Recently, I've been trying to play some good old games like Diablo I, Starcraft, Age of Empires. The problem with these games is that they use
DirectDraw API for rendering graphics. This is problematic, because since the arrival of DirectX 10
DirectDraw APIs are only emulated, they don't get real hardware acceleration.
Modern CPUs can calculate these primitive graphics without any speed problem. However these games use only 256 bit color graphics. So if you try to run Age of empires or any old game, the colors will be messed up.
This problem can be solved very easily. All you have to do is close explorer.exe before starting your game and then execute it, when you have finished gaming. I'm a lazy person, so I decided to write an application that does this job for me. As I was coding the application I decided to add Dosbox support to the program, because I like DOS games too, and I haven't found a decent front-end for it, so that's how Old games launcher was born.
The application is written in C#, the user interface is Windows Forms. I know WPF is way better and it's the future, but I can design and code in Windows Forms much faster, than WPF. In a future version, I might do a full rewrite using WPF, but for now the Windows Forms UI does its job just fine.
I added some internet features to the UI, which allow single click cheat search for the game, Wikipedia lookup, or general Google search.
The program stores the game configurations in XML format. The XML is produced with XML serialization. For each game, 3 properties are stored:
- The Game's name (
- The Game's executable path (
- A Boolean flag indicating that the executable needs to be started trough DosBox
The executable's icon is not stored, it's generated dynamically. If the program is a Dos program, the icon is simply a built-in command line icon, because dos executables don't contain any icons. In the future, if I find a decent icon library for games, I will add an option to have unique icons for dos games.
All management routines are defined in the class
GamesManager. This class handles serialization, icon generation, and everything that's related to the game data management. To keep the code simple and efficient, I used LINQ where I could.
To make thing easier for users, I decided to embed the DosBox installer into my application. This way, they only have to install one program. DosBox is embedded as a zip file among the application's resources. For zip file extraction, I use the
SharpZipLib library from Icsharpcode. The library's zip handling routines are also built into the main executable of the program.
All my DosBox related routines are packed into a class named
FileManager. This class handles the installation and uninstallation of DosBox. The program installs DosBox into a folder named oldgameslauncher. This folder is created in the user's documents directory. This way, there's no need for administrative privileges to install the program. All files related to Old Games Launcher are located in this folder too, so it's easy to backup whole configurations.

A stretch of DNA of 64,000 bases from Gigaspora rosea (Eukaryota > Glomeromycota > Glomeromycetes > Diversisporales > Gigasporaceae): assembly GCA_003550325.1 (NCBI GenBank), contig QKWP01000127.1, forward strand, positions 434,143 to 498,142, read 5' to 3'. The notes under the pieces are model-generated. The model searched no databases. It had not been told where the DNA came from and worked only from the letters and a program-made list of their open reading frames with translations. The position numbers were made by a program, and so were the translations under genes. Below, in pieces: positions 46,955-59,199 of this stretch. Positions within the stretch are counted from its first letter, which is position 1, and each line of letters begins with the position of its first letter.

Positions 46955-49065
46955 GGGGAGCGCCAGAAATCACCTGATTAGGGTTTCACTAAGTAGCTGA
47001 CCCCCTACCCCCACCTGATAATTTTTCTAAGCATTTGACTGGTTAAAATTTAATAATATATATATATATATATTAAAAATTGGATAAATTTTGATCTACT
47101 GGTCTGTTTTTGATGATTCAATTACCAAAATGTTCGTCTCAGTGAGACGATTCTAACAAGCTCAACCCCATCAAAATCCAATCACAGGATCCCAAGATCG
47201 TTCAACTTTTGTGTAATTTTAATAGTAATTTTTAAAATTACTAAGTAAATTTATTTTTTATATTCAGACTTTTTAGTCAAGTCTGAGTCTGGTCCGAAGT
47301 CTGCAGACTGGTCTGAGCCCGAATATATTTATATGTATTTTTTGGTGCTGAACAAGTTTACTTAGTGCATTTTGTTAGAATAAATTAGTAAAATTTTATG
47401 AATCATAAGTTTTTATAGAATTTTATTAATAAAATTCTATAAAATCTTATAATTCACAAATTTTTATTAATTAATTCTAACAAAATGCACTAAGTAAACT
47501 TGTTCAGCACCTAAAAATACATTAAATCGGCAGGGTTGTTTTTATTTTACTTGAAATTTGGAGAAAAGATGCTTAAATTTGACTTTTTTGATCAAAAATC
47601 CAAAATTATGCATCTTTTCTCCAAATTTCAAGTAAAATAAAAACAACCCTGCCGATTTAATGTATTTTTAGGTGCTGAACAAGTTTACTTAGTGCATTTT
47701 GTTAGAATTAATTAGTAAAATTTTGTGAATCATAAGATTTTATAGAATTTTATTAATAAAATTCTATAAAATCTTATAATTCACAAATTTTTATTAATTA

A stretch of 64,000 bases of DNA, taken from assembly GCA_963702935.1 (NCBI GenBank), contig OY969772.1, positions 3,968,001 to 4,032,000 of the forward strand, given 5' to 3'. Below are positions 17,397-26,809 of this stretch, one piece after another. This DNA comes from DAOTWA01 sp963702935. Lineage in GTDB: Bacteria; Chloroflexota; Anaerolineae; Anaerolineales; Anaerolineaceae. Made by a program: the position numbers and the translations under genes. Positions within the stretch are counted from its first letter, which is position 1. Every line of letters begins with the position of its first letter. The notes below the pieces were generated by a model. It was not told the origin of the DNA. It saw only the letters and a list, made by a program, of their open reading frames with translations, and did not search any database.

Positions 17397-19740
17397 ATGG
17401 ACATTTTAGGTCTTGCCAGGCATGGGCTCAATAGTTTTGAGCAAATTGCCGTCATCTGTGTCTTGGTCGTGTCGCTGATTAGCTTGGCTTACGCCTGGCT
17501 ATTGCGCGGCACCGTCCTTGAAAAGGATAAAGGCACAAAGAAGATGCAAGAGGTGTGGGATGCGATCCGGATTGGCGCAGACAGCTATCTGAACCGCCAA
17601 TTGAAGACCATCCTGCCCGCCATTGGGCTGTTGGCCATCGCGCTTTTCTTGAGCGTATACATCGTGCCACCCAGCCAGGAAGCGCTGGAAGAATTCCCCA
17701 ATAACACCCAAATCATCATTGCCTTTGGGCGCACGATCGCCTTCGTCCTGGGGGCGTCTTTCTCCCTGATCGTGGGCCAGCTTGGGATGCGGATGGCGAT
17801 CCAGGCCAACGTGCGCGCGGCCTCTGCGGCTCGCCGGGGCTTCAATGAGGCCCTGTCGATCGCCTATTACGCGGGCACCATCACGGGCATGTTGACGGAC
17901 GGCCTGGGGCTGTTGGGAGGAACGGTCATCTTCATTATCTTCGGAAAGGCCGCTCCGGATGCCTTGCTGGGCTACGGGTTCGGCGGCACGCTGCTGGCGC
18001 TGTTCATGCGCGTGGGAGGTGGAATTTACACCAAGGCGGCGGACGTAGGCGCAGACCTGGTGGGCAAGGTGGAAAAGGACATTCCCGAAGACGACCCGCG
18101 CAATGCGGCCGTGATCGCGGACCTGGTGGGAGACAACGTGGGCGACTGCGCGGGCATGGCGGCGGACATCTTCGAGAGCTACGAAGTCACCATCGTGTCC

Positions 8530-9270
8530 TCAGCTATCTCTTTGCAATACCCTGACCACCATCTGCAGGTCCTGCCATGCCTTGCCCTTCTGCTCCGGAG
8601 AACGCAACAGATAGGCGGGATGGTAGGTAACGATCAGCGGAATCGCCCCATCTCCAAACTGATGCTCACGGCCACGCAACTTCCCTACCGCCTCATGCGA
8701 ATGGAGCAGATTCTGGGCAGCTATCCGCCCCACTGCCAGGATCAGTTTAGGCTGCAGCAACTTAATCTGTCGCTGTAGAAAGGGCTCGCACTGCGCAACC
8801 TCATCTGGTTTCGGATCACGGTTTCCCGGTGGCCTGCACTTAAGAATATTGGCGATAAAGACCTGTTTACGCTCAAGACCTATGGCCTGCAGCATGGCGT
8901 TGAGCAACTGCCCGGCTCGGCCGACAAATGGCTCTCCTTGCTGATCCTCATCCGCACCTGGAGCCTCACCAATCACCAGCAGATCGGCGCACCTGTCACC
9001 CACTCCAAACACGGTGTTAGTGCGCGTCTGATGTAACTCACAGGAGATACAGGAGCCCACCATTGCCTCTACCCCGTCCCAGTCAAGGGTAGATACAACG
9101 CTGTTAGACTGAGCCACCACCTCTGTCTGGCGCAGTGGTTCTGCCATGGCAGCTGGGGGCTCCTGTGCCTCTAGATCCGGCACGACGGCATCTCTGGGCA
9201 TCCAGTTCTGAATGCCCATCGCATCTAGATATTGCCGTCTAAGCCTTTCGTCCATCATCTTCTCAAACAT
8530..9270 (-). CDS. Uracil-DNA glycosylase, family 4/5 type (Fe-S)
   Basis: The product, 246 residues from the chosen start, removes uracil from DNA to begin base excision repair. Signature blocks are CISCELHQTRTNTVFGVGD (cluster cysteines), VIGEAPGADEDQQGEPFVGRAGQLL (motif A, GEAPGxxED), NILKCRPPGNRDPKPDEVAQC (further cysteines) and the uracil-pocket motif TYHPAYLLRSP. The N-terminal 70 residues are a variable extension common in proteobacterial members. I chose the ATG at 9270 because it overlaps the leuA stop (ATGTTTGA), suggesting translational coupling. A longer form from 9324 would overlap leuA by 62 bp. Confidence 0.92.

In a future version of a program, I might add an option to use a custom DosBox installation for advanced users.
The extraction code looks like this:
public void InstallDosDox()
MemoryStream ms = new MemoryStream(Properties.Resources.db);
string basedir = _storageroot + "dosbox";
using (ZipInputStream zi = new ZipInputStream(ms))
while ((file = zi.GetNextEntry()) != null)
target = Path.Combine(basedir, file.Name.Replace('/', '\\'));
if (file.IsDirectory) Directory.CreateDirectory(target);
using (FileStream fs = File.Create(target))
byte data = new byte;
while ((size = zi.Read(data, 0, data.Length)) > 0)
fs.Write(data, 0, size);
catch (IOException ex)
MessageBox.Show("DosBox Install failed.\r\n" +
ex.Message, "DosBox Installer", MessageBoxButtons.OK, MessageBoxIcon.Error);
Ddraw hack is basically another way to launch
DirectDraw applications. At the moment, it's a partial reimplementation of the
DirectDraw API in
OpenGl. Because it's a partial implementation, it does not work with every game at the moment. But if it works, then there’s no need to close explorer.exe before starting the game. I added an option to install & uninstall
DirectDraw hack to the games. But be advised. This is only an experimental feature. It's very likely it will not work at the moment with most of your games.
Starting the Executable
The start-up logic is displayed on the following flowchart. For the waiting part, I used a
Timer class which checks every second that the executed program is running or not. If it's not running, that means that it can start back the explorer.exe.
Starting back explorer.exe was a bit tricky. If explorer.exe is not running, and you try to start a Process with the name explorer.exe, you will end up with a Windows Explorer window only. This way, you don't get back the shell. The trick is that you have to set the Process's working directory to your Windows directory.
Points of Interest
A detailed article of the
DirectDraw problem on the website of
DirectDraw hack can be found at http://sol.gfxile.net/ddhack/.
Update of 2015-03-14
A slightly updated version with bugfixes and a lot more can be found at https://github.com/webmaster442/old-games-launcher. Originally, I planned to do further improvements to the program, but in the last two years I hadn't had the necessary time to work on it. So feel free to fork the repository and use the code.